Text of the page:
The client would ask for an introduction of the parties in the room so that they can get a good grasp of who their audience were. Almost everyone summed their introduction to their name and the department they work in. Even surprisingly, the CEO only noted his name. No elaborate introduction, background information, nothing. However, another leader, who was the last to introduce himself stated in a loud commanding voice

"I am John Smith and I am Chief blah blah blah blah, in charge of blah blah blah blah."

(For confidentiality reasons, of course his name is not John Smith.) I would pay close attention to the communication styles of the CEO and John Smith because, to be honest, I did not want to be John Smith. Nor did I think that I would ever have to use John Smith as an example of a different leadership style in comparison to a Boss Vs a Leader. This person was a great leader but he did have some characteristics of a boss that I wanted to look out for.


Showing who you are instead of saying what you are can be applied to anyone who is also not in leadership. One of the best interviewees I have had was a recent college graduated that noted on her resume that she had no experience as a real world software engineer however displayed a great number of examples of projects via her Git profile, provided references, and spoke eloquently about different problems she solved coding in C++ and Java.


However, many other interviewees of equal experience or more had in big bold print on their resume.


Software Developer


However, they lacked the ability to show what made them a software developer. No examples, no projects, no personal page or profile. Being awesome is showing your team and your peers who you are instead of what you are. Unlike the John Smith and the other interviewees, stating who they are instead of showing does not hold the same value when thinking of the concept vice versa.


3. Create Actionable Goals. Whenever I am working on a project or with a team I create goals that are actionable. Ideally, when coaching I am always creating a backlog and timeline after assessing where a team is and how we are going to build onto their current knowledge. Actionable goals allow you to create a guideline as to where you want to be. In a previous blog I noted that I am a big fan of Trello and that I use the application to track my weekly goals that I have prioritized into iterations.


Lets go back to my conversation with the younger engineer at the beginning of this post. After the awkwardness had died and we started to get deep into discussion, one of my questions to him was.

"Now that you have completed your bootcamp. What are you next steps?"

I was very impressed with his answer for two reasons:

  1. He gave me a great elevator speech about his plans to gain entry into the market and what type of role he was looking for. Elevator speeches can be very nerve wrecking without practice. His speech came out so fluidly that I knew exactly what he wanted to become and his plan to get there, in less than 30 seconds.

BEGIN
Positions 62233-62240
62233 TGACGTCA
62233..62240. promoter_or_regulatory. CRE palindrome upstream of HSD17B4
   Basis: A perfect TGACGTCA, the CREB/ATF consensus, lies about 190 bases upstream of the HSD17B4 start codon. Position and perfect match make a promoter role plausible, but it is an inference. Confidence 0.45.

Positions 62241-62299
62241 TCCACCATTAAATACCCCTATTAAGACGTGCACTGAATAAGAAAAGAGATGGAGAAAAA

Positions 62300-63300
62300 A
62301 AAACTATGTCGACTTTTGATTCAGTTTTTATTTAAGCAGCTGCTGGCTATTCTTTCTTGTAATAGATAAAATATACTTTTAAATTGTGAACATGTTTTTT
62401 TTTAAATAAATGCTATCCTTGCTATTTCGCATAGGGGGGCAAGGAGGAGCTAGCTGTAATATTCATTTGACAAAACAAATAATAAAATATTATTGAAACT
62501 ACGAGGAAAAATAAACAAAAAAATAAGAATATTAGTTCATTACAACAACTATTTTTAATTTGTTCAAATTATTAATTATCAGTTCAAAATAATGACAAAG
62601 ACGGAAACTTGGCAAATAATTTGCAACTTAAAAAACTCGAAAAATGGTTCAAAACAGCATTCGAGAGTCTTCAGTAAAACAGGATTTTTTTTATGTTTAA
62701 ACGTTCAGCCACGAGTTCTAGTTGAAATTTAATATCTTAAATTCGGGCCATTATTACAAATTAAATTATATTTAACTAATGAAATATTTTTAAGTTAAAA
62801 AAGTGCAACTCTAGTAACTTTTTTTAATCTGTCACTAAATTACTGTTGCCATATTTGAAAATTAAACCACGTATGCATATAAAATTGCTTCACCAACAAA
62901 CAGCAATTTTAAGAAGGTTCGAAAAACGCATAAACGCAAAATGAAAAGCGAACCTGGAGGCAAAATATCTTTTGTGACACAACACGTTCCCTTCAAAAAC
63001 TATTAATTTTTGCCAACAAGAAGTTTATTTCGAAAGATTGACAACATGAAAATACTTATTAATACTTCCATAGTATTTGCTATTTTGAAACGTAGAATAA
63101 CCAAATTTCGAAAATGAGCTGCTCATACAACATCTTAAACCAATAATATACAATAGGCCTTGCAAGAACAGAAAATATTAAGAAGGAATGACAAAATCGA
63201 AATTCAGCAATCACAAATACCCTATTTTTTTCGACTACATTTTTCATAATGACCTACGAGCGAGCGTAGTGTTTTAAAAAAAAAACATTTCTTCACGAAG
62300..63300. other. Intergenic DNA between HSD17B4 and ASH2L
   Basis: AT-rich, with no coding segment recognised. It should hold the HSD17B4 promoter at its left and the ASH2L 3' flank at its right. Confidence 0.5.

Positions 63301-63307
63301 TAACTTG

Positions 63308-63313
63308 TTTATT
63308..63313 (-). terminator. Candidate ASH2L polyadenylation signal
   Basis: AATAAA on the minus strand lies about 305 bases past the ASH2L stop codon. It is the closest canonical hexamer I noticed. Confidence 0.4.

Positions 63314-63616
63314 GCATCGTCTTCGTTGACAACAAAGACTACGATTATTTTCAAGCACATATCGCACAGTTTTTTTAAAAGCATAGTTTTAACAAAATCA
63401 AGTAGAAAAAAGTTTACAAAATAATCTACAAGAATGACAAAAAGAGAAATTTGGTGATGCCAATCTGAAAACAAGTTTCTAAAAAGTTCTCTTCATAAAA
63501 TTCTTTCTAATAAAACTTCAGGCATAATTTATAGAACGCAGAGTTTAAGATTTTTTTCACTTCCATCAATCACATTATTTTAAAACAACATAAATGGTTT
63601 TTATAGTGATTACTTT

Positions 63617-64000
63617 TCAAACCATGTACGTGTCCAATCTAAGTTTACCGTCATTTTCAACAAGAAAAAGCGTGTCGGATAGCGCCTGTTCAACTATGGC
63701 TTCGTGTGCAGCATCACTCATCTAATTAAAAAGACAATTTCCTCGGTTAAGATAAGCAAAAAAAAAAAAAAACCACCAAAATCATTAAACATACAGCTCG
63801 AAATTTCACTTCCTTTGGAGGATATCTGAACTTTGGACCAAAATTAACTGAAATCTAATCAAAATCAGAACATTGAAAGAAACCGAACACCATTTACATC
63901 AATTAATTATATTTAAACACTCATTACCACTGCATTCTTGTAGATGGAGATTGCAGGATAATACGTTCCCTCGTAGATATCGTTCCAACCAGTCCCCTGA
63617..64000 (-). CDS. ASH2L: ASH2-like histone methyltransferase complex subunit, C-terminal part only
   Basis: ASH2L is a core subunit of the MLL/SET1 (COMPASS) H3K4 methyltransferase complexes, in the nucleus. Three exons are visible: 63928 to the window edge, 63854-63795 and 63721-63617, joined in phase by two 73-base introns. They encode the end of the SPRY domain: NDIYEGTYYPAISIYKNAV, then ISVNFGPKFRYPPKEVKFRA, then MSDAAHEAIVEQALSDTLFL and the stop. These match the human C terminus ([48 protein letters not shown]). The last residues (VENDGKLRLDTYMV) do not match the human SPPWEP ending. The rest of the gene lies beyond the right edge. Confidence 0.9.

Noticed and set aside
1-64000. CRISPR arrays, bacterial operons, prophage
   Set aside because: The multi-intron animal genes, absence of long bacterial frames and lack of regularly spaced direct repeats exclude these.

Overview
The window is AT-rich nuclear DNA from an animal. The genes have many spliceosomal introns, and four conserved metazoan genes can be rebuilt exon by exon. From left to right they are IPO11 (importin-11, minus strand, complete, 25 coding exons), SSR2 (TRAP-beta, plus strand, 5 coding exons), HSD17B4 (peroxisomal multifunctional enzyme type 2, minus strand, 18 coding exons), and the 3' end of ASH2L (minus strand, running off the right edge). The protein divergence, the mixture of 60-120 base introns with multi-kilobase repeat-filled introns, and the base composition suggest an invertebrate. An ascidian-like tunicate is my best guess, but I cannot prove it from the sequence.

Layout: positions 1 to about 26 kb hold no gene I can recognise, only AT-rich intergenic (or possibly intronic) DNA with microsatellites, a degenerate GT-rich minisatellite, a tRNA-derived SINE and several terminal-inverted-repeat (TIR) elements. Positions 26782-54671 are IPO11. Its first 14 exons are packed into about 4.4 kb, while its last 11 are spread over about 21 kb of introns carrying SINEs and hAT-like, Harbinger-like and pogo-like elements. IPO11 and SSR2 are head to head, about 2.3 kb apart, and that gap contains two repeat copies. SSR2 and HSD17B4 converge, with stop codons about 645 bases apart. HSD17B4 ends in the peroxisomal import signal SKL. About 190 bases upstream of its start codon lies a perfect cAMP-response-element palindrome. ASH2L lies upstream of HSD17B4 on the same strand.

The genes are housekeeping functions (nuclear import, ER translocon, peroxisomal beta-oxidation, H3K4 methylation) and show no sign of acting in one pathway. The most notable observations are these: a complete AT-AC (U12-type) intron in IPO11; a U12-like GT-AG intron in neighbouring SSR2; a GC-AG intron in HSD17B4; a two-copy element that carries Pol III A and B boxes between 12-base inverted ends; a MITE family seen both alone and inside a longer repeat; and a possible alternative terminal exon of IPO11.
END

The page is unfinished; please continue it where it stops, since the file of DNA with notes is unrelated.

2. He created very concrete and actionable goals that he was looking to accomplish within the year.

His elevator speech motivated me with some goals of my own. I believe his path to being awesome was set because he knew what type of work it would take, he was knowledgable and ready for uncomfortable situations, and he has a plan on how he is going to get to where he wants to be.


4. Be Ready To Fail. Failure is inevitable. However, how we react after failing is key. Will Smith created a great video blog in regards to failure and my take from it was:


"Hey, since you are going to fail anyway. What can you do to not let it bother you and learn from it quickly?"


Allow failure to be a motivating factor to your path to being awesome. Additionally, focus on the reason why you failed.


When coaching teams and understanding failure it is important that we analyze why the failure happened. Many teams use the 5 Why's method. However, when was the last time you have used the 5 Why's with yourself? There was a time where I received some coaching feedback that I did not like. Instead of sulking about it, I went back to my desk and created a 5 Why's analysis of what went wrong and tried to understand how I can do better for the future.


Being awesome will take a number of many other factors but consistency is key in whatever factors you chose. The points above are some that I have used within my teams while coaching and personally. When I am not consistent with those points then I am trying to over compensate with something fake. Bottom line, you can't fake awesome. your path to greatness relies on hard work, learning from your failures, staying true yourself, and showing instead of saying.


#coaching #leadership #mentorship #failure #agile #ScrumRunners

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© Copyright 2019 by Sharmon A. Noel, All Rights Reserved.